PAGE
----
I first saw The Miracle Maker at a small town cinema where Jesus was competing with Pokemon on Screen 2. I tried to guess which film the long queue of children was waiting for. Pokemon won the day, but I suspect that even without cards to collect and swap, Jesus will survive for longer.
Soon after, I had Jesus in my office in the form of one of the 30cm figures used in the animation for this 91-minute film. It was shot on six sets, and involved 250 animators and about 260 bottle-tall figures.
It is a remarkable film. It has a higher degree of authenticity to first-century IsraelPalestine than any other cinema life of Jesus I have seen, although the centurion would not have been Pilate's right-hand soldier.
The animated figures are better than actors or cartoons, but cartoons are used for flashback in the film. There is an all-star cast of American voices bhind the animation. It was a pity to emphasise Jesus's "miracles", not a popular New Testament word or an easy one for 21st-century people. And the music might have been more memorable. But overall this is an excellent resource for RE.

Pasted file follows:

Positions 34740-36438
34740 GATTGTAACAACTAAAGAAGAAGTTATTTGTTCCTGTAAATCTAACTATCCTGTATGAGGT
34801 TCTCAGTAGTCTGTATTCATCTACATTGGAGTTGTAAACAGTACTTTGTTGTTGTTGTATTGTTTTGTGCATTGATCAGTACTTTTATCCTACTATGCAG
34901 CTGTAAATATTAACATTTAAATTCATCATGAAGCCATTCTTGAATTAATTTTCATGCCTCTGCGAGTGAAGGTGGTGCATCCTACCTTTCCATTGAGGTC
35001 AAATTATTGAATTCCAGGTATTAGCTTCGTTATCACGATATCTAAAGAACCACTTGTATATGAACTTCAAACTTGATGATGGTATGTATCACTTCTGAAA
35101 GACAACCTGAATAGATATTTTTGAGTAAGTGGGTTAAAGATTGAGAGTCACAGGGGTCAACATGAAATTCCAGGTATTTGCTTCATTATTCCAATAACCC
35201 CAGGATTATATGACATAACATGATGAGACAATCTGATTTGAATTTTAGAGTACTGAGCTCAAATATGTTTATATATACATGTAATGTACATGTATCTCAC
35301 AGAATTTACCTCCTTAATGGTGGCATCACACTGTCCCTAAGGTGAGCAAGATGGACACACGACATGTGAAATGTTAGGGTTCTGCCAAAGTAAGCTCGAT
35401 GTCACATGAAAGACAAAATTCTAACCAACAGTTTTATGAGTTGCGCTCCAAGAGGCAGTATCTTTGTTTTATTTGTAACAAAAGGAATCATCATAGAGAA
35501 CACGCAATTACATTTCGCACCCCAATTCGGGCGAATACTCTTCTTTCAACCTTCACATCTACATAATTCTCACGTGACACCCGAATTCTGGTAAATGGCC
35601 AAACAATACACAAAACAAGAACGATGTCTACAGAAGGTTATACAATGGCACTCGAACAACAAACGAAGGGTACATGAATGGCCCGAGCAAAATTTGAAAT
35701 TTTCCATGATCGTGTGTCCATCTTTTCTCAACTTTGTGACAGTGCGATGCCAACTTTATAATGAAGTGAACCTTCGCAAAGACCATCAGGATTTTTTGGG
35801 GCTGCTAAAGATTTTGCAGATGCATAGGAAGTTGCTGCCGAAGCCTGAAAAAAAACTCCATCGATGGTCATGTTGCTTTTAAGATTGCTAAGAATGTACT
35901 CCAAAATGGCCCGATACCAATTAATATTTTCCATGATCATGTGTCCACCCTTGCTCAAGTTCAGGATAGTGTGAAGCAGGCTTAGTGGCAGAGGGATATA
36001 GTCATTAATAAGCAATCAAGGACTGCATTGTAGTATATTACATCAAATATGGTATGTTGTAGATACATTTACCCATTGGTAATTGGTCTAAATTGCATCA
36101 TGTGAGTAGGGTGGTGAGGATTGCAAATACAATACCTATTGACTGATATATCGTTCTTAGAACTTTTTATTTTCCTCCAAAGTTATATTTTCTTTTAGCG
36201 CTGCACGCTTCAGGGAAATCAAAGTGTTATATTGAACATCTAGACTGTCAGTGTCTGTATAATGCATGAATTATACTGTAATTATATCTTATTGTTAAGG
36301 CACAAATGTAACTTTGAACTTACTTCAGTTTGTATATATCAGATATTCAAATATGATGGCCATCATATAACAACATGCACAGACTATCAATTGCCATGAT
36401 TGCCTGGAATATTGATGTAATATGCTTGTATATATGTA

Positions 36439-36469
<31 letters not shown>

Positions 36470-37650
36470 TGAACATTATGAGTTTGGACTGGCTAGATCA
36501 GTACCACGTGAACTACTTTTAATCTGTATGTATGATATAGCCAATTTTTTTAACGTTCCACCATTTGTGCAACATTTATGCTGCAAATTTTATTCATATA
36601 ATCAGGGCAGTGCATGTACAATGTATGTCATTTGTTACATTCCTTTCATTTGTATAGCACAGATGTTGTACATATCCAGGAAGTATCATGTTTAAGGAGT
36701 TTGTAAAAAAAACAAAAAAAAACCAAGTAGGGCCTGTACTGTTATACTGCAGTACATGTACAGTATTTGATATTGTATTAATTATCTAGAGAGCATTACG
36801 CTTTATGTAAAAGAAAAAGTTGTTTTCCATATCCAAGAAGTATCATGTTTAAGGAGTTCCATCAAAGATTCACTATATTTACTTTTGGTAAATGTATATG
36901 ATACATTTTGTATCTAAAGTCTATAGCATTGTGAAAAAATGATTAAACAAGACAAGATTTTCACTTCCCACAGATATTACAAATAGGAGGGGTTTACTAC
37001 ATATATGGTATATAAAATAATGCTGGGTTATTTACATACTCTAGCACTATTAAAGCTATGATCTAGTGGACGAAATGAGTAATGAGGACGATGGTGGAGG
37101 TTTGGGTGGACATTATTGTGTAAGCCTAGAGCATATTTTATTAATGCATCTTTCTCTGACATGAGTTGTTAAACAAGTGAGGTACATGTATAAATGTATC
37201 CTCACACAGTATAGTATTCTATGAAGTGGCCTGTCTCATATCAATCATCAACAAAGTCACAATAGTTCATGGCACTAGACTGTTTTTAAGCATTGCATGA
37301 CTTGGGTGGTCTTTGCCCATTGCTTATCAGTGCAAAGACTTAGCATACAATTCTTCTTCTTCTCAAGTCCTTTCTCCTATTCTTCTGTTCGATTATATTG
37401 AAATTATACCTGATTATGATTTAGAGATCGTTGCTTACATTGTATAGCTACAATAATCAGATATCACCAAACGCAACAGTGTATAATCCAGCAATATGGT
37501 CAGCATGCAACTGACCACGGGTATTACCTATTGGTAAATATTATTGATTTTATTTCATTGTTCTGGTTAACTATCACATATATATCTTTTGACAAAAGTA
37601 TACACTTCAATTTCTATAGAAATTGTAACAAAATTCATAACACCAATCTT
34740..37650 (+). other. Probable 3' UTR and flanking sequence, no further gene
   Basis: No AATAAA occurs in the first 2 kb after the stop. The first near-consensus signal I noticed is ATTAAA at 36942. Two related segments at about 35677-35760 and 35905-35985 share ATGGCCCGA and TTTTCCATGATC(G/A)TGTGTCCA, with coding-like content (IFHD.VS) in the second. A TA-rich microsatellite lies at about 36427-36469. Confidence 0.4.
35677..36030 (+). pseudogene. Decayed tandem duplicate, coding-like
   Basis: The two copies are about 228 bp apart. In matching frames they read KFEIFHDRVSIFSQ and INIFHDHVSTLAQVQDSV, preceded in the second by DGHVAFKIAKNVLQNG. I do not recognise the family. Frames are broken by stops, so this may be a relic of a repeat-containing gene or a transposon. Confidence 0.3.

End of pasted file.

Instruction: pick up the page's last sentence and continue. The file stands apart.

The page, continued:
Story Keepers is a well-established series of 13 episodes screened on ITV, now with support material for key stages 1 and 2 RE and for key stage 3 church youth group use.
An early Christian family's adventures during Nero's persecution in Rome illustrate their role as the keepers of the Jesus story at a time when Christianity was a minority religion, as in the present.
Flashback stories from the keepers offer windows into the life of Jesus and parallels in the life of Ben and Helena's family and friends, without preaching.
The great merit of this series is its fast-paced, wacky action and suspense. The downside is that some of the Roman action is fantasy, for instance an exciting escape of Christians from inside the Rome arena, witnessed by a raging Nero. That might cast a shadow of incredibility over the whole Christian record without allowing proper debate. But in RE, using the teacher's guide and the video pause button, good teachers will discuss these issues with their classes.
Terence Copley is professor of religious education at the University of Exeter